as far as Sun goes, they're doing some really interesting stuff with their CoolThreads platform and LDOMs, but i don't think it is enough. as far as being a software company, i'm really tired of them. they make a good OS and have contributed some amazing software over the years including ZFS very recently. what they seem to suck at though is the add on software to really make it solid. look at VMWare. i think Solaris LDOMs have a ton of potential over VMWare, but i doubt Sun will ever make an interface as usable as what VMWare has put together. shit, if Solaris x86 was better supported, i'd drop sparc in a heartbeat for the potential of VMWare virtual machines on x86.
     
  6. crontab

    crontab (uid = 0)

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    i continue to buy sparc machines for hardware refreshes, but not for new apps/db's.

    any new app, goes directly to rh or oul. right now we're evaluating oracle rac linux vs solaris. if we choose linux, i'd say 99% of our solaris machines will be gone.
     
  7. Peyomp

    Peyomp New Member

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    Coolthreads are indeed extremely impressive. Just too fucking expensive.
     
  8. trouphaz

    trouphaz New Member

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    Too expensive? A 2u box with performance to beat
    Enterprise class systems, insane amounts of resources for virtual machines and great power usage? They are cheap beyond belief. We replaced a pair of 15ks with a few of them. Too bad they aren't x86 though. These would be insane for vmware. A 2u, 16 core, 128gb system could replace a datacenter of small to midsized windows and Linux servers.
     
  9. Peyomp

    Peyomp New Member

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    Right, but I don't want to commit that much cash to a server. I would rather buy multiple cheap commodity hardware boxes, as a strategy, and build my system so that it will scale horizontally one box at a time. This is a very common desire, to be able to use commodity hardware.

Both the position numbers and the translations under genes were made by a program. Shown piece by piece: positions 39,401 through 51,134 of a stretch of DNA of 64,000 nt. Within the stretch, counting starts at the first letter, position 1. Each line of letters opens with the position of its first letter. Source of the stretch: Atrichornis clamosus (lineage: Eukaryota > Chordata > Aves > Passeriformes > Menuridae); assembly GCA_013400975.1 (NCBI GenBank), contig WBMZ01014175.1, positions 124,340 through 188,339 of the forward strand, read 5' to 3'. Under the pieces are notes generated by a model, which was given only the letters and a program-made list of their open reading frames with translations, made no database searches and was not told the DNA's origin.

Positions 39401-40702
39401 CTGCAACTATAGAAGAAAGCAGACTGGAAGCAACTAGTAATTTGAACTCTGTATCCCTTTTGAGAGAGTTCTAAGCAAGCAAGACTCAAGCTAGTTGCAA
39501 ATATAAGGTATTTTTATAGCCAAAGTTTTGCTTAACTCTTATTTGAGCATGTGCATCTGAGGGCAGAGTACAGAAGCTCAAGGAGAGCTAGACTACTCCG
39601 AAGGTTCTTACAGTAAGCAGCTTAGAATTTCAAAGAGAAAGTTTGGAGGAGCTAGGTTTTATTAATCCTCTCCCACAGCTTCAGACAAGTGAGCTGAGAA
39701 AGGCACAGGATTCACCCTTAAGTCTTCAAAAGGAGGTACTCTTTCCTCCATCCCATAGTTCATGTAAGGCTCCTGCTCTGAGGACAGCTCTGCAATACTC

In fact, I don't want to own any servers ever again. I want Coolthreads hardware to be commodity so that cloud providers will use it and I can leverage them. But you get my point... I see that stuff makes sense for data centers running existing big fat applications, but it just doesn't make sense to architect new shit for it.
     
  10. trouphaz

    trouphaz New Member

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    well, CoolThreads servers are good for Solaris shops. if you can run Solaris 10, and have some mid-range systems or old high end systems, you can replace big, power hungry systems with a small system that is very cheap for the horsepower. now, for an individual or even small company doing development work, this doesn't really make sense. your worries aren't going to be data center space and power and cooling. your worries are more along the lines of just being able to buy a system to do your development on.

    as far as building new shit for it, they are no different than any other Solaris system. so, the poor developers can buy a sparc workstation to do their development on and release it for the world if they so desire.


    just remember that what your talking about isn't really the average Sun customer. your needs would be better suited to Linux. for an enterprise environment though, i'd still take Solaris over Linux in almost every case. shit, what does Linux offer for enterprise that Solaris doesn't? the only benefit Linux has is the ability to run on x86 hardware. it isn't any cheaper. i'd rather have sparc servers running Solaris, VxVM, VCS and Oracle than anything else.